Hiring Foreign Talent 101

Oftentimes HR professionals are prepared to handle payroll, recruiting, onboarding, and even internal company disputes, yet many are not trained to take the lead on foreign talent recruiting and management. But that’s becoming a part of the job description for HR professionals as more and more companies are looking to fill the skills gap by hiring internationally.


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There are a few basics you must know when looking to hire foreign talent:

Create a clear job description: Hiring the best person for the job is difficult if you don’t know exactly what you need. This may seem simple, but we often see companies that are hiring to make sure they have great talent but don’t have a specific role. They run into delays when they apply for visas for these employees, such as the H-1B visa, because all work visa applications require a salary, job description, and minimum credentials required for the position. If you aren’t sure what should be included, your attorney can help with this, but at least have a handful of bullets describing the job and a salary range to help the process along. This information is required to help U.S. Citizenship and Immigration Services (USCIS) weed out companies that are looking to abuse the visa system.

There’s a lot that can go wrong, so be prepared and start the immigration process as soon as possible: The immigration process is extremely complex. A few things to think about:

  1. Constantly changing regulations make it hard to keep track of requirements.
  2. Some deadlines for submitting paperwork are not flexible. Missing one could mean you’ve missed your chance at getting that visa.
  3. The process is document-intensive—there are a lot of forms to review and important evidence to assemble to demonstrate that the employee meets the requirements for the particular visa program.
  4. If anything is incorrect (even a misspelled street name), the application could be significantly delayed, lost in the mail or, in some cases, denied.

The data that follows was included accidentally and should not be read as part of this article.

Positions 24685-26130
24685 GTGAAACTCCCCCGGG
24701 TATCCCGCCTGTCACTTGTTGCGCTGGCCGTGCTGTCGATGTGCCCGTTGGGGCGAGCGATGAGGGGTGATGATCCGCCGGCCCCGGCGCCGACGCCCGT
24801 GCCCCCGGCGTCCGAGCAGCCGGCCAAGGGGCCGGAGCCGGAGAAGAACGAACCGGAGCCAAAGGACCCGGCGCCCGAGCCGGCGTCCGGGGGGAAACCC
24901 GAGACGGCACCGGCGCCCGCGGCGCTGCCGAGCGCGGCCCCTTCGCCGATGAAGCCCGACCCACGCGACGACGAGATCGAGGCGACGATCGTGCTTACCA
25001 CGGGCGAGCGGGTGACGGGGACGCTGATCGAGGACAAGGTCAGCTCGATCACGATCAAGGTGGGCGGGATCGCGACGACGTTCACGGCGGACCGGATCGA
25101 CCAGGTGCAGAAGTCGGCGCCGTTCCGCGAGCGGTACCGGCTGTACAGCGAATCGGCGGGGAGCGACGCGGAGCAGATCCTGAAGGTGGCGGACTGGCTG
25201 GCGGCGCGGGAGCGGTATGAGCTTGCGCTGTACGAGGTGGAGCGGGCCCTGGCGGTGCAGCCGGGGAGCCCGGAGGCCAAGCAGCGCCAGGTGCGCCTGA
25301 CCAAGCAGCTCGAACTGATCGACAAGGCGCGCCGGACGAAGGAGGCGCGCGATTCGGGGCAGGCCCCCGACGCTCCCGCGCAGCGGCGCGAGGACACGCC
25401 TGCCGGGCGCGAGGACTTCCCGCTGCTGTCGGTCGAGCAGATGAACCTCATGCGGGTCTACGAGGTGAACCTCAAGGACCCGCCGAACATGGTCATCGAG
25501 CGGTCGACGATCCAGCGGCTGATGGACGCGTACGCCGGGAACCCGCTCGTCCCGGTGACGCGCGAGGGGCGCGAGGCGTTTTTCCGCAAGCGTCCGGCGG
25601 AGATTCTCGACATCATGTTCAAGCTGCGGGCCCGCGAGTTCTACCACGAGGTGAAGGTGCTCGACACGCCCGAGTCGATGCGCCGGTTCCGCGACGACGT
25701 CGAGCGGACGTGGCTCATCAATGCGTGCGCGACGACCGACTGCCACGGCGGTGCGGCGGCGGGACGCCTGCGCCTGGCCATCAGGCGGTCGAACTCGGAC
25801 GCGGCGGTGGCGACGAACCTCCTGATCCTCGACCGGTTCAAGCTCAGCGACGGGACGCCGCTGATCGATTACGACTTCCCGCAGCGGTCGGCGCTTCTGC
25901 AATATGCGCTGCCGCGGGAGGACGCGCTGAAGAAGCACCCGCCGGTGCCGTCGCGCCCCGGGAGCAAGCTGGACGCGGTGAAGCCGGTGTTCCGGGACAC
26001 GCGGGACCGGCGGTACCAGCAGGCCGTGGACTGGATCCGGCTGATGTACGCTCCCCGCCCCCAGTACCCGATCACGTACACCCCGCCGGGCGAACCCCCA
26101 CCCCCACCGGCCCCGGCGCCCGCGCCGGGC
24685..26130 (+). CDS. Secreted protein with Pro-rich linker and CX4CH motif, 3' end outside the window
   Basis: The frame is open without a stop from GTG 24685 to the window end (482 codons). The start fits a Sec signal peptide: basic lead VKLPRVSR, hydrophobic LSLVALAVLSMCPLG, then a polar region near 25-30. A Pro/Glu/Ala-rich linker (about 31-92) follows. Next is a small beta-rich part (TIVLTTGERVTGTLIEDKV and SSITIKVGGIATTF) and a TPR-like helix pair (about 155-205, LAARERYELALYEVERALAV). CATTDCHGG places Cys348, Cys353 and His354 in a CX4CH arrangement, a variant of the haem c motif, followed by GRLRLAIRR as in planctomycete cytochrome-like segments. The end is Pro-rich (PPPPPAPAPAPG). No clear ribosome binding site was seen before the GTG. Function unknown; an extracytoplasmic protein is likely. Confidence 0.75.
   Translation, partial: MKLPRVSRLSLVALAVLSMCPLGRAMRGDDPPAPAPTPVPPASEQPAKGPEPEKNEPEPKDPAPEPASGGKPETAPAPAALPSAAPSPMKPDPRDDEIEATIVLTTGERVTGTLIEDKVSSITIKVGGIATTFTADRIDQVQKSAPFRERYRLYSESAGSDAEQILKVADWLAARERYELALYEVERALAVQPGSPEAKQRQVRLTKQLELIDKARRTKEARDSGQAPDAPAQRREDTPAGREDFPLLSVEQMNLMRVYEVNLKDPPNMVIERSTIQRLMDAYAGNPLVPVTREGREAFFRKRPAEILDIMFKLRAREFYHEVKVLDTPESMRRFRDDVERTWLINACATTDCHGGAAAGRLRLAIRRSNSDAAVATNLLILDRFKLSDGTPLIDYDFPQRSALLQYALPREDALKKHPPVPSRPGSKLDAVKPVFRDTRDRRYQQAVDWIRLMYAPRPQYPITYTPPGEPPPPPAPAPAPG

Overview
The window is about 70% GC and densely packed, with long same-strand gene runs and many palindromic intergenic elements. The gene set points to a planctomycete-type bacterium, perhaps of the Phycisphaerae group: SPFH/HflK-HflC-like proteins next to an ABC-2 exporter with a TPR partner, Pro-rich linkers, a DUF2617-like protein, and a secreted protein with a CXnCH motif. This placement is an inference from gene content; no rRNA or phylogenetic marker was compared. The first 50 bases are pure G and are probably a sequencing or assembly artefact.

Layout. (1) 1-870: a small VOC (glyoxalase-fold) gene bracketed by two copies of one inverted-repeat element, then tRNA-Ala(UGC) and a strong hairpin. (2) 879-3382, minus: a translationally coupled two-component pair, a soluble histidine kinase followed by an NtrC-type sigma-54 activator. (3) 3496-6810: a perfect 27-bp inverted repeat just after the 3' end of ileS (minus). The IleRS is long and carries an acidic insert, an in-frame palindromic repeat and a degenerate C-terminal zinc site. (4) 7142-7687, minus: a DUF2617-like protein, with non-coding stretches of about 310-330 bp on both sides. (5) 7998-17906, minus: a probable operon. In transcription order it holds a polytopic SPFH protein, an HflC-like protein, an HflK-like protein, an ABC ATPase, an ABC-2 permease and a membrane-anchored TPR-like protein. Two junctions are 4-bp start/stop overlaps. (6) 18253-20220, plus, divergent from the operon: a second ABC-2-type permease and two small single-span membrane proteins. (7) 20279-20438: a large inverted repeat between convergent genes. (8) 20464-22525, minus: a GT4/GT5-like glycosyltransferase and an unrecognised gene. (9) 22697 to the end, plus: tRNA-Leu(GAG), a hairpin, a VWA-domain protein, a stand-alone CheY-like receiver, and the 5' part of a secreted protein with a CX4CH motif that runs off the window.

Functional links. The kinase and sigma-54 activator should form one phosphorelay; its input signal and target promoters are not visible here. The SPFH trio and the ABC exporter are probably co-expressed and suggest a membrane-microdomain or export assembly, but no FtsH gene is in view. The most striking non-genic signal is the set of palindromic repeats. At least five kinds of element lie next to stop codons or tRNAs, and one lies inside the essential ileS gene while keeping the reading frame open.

5. If the application is missing certain information, the USCIS may request specific evidence be additionally submitted, further delaying the case; could conduct an on-site investigation, or simply deny the case without offering a chance to remedy the missing information.

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The process isn’t over once the visa is approved: While many think that an approved visa is the end of their immigration management responsibilities, that couldn’t be farther from the truth. An approved application is just the start. Certain visa categories, such as the H-1B, have document retention requirements where employers are required to keep certain documents on hand and available to the public upon request for a specific amount of time. Other visas are limited in the number of years they can be issued for, so it’s important to look forward and keep planning for the future top of mind when speaking with your immigration counsel. If HR managers don’t stay on top of the assignment their employees with visas are given, they may lose the talent they worked so hard to hire because an amendment may need to be filed with the USCIS to remain in compliance. Here’s what HR pros should keep in mind:

  1. If an employee is promoted or a job description changes—alert your immigration attorney.
  2. If an employee starts working from an office or worksite that has an address different from what was provided to the USCIS initially—alert your immigration attorney.
  3. If an employee plans to travel abroad—alert your immigration attorney before that employee leaves the country.

When it comes to applying for and maintaining visas for foreign talent, the smallest things like a misspelled name or a change of address can mean the difference between being in compliance and being noncompliant. With increased scrutiny focused on visa applications, even legal foreign talent acquisition, it’s important to know how to manage sponsored employees and their expectations surrounding the immigration process. The best way to ensure that your sponsored employees do not face an interruption in their ability to work in the United States is to make sure you’re working with an immigration attorney to stay in compliance.


Allison Kranz, a licensed attorney, is Envoy Global’s Immigration Solutions Partner. Her experience includes handling all aspects of corporate and employment-based immigration law and creating strategies to address the visa, work, and permanent immigration goals of her clients.